Q: I have a client that has had her hair permed twice within the past couple of months. She is on no new medication and is in
her early to mid 50's. Could early menopause contribute to a perm not taking well? This has been the second time we have had a problem
and I have been perming her hair for years. We never had a problem until recently. Please give me any input that could be contributing
to her hair not taking well. Thanks so much.
A: To be honest, it is extremely difficult to try and diagnose a problem without direct access to the client in question, but I can
give you as much general input as I know.
There are a number of factors that can affect the way the hair responds to a chemical service, from
simple aging and hormonal changes, to dietary changes and medications. For example, often gray hair will be more resistant to chemical
services than pigmented hair. If the client has had an increase in the amount of gray in the hair, this could be a contributing factor.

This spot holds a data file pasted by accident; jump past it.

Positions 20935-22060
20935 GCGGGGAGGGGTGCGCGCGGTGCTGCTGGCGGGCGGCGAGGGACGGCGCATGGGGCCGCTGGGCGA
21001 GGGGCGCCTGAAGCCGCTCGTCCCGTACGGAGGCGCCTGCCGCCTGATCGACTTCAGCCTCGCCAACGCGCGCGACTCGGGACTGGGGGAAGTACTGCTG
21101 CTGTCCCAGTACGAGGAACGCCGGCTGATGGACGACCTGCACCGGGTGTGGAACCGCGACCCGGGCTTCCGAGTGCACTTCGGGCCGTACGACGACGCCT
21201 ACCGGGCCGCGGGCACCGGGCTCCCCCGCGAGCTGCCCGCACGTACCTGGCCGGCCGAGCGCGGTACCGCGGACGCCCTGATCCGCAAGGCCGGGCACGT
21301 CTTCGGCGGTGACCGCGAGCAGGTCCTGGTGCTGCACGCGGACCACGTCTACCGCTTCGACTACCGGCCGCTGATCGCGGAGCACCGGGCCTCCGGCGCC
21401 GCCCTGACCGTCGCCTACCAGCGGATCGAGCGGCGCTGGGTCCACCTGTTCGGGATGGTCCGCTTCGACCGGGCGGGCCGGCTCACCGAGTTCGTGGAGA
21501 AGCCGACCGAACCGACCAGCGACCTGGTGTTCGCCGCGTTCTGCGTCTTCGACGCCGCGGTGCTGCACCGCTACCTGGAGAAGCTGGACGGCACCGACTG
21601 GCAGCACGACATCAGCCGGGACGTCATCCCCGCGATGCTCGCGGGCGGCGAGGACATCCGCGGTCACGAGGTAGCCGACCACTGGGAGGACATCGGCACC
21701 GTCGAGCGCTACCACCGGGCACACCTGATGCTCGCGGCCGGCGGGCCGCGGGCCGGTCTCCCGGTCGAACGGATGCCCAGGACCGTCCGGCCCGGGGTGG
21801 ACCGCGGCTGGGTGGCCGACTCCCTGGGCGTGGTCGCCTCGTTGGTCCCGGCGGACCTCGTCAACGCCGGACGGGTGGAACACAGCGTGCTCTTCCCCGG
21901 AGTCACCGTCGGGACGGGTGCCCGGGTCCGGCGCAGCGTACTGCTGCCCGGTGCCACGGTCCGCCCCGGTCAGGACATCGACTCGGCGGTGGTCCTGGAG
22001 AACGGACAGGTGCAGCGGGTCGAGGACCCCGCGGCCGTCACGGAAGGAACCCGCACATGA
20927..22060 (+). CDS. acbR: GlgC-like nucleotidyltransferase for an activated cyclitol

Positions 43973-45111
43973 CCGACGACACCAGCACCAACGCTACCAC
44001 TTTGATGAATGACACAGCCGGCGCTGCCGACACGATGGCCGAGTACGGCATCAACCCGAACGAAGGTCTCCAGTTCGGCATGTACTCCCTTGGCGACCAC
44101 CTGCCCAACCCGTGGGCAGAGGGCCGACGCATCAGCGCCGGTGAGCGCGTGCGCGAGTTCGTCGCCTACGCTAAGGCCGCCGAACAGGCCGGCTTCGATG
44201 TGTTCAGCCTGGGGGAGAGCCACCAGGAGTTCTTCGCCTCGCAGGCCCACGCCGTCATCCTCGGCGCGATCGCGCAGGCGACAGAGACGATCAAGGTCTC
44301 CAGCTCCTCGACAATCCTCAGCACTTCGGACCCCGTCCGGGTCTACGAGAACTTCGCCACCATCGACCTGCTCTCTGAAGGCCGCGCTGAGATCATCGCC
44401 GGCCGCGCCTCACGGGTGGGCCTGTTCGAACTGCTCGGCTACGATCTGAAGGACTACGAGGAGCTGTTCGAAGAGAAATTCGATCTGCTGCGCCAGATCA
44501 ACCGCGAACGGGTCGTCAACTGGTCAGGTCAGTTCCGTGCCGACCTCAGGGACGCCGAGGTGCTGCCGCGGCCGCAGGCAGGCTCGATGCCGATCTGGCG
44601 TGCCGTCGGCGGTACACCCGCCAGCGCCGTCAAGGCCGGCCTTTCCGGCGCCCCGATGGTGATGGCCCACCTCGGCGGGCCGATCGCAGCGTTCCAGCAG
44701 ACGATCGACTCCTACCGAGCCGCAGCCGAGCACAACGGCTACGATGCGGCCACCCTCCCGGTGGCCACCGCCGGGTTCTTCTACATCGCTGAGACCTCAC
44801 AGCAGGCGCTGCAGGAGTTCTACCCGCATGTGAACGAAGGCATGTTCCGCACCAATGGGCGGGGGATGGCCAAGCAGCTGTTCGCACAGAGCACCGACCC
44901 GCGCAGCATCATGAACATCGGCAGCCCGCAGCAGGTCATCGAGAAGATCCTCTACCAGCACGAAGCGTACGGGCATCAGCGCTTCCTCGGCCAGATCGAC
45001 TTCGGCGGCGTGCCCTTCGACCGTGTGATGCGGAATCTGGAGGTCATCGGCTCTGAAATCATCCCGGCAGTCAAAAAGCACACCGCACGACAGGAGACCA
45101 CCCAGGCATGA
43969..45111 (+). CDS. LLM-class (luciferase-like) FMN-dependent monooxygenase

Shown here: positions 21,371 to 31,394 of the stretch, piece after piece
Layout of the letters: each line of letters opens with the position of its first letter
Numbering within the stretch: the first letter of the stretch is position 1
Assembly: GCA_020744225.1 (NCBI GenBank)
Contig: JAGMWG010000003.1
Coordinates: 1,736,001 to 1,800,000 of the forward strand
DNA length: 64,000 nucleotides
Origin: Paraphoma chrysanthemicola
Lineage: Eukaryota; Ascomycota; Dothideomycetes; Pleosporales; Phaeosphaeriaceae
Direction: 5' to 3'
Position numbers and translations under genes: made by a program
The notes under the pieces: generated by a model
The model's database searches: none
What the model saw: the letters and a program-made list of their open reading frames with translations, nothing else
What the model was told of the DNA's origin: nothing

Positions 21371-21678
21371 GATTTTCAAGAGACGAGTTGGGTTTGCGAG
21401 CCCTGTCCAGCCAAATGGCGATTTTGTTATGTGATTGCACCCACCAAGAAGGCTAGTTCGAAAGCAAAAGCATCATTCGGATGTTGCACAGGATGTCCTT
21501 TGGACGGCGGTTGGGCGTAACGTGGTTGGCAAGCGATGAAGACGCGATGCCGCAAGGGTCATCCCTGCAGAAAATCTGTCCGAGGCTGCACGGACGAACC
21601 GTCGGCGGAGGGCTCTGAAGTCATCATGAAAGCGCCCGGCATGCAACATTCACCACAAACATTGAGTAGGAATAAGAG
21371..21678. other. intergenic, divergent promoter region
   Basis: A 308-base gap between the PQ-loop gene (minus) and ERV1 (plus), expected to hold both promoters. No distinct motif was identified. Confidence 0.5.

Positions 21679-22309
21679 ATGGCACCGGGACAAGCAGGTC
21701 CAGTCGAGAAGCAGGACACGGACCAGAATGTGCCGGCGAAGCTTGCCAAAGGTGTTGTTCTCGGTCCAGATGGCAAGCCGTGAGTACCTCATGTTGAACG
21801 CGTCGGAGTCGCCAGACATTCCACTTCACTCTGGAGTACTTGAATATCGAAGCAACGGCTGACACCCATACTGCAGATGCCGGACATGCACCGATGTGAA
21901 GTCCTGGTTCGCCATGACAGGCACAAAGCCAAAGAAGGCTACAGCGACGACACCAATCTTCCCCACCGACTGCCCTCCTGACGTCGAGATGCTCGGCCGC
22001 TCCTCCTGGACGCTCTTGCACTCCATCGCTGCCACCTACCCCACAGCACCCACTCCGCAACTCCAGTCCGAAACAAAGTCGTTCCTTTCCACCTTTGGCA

The hair could be affected by menopause and pre-menopausal syndrome. These hormonal changes can
result in changes in the way the hair grows – everything from texture to condition and even porosity. This could make the hair resistant
to chemical services, and leave it difficult to style or create other grooming issues.
The problem could also come from the condition of the hair, although this is something that you, as
a stylist, should be able to identify and help to care for. Make sure to check for signs of damage and stress on the hair.
There is a tip I can suggest in your next perming attempt with your client. Many salons and stylists
now are using a technique called “air neutralizing” in the permanent wave service. Basically, once the waving lotion is rinsed from the
hair and the moisture is blotted, the hair is left to “air dry” for a period of time before the neutralizer is applied. You can simply
have the client sit for 20-30 minutes and read a magazine, or place her under a hooded dryer blowing COOL air for 15 minutes or so, then
apply the neutralizer and process the remainder of the perm as normal.
The results have proven to give firmer, longer-lasting curl. I have used this technique with my own
mother (who is now in her sixties with a large percentage of gray) and have been pleased with the results. Just be sure to do a test
curl using the “air dry” process first before attempting the service on the entire head.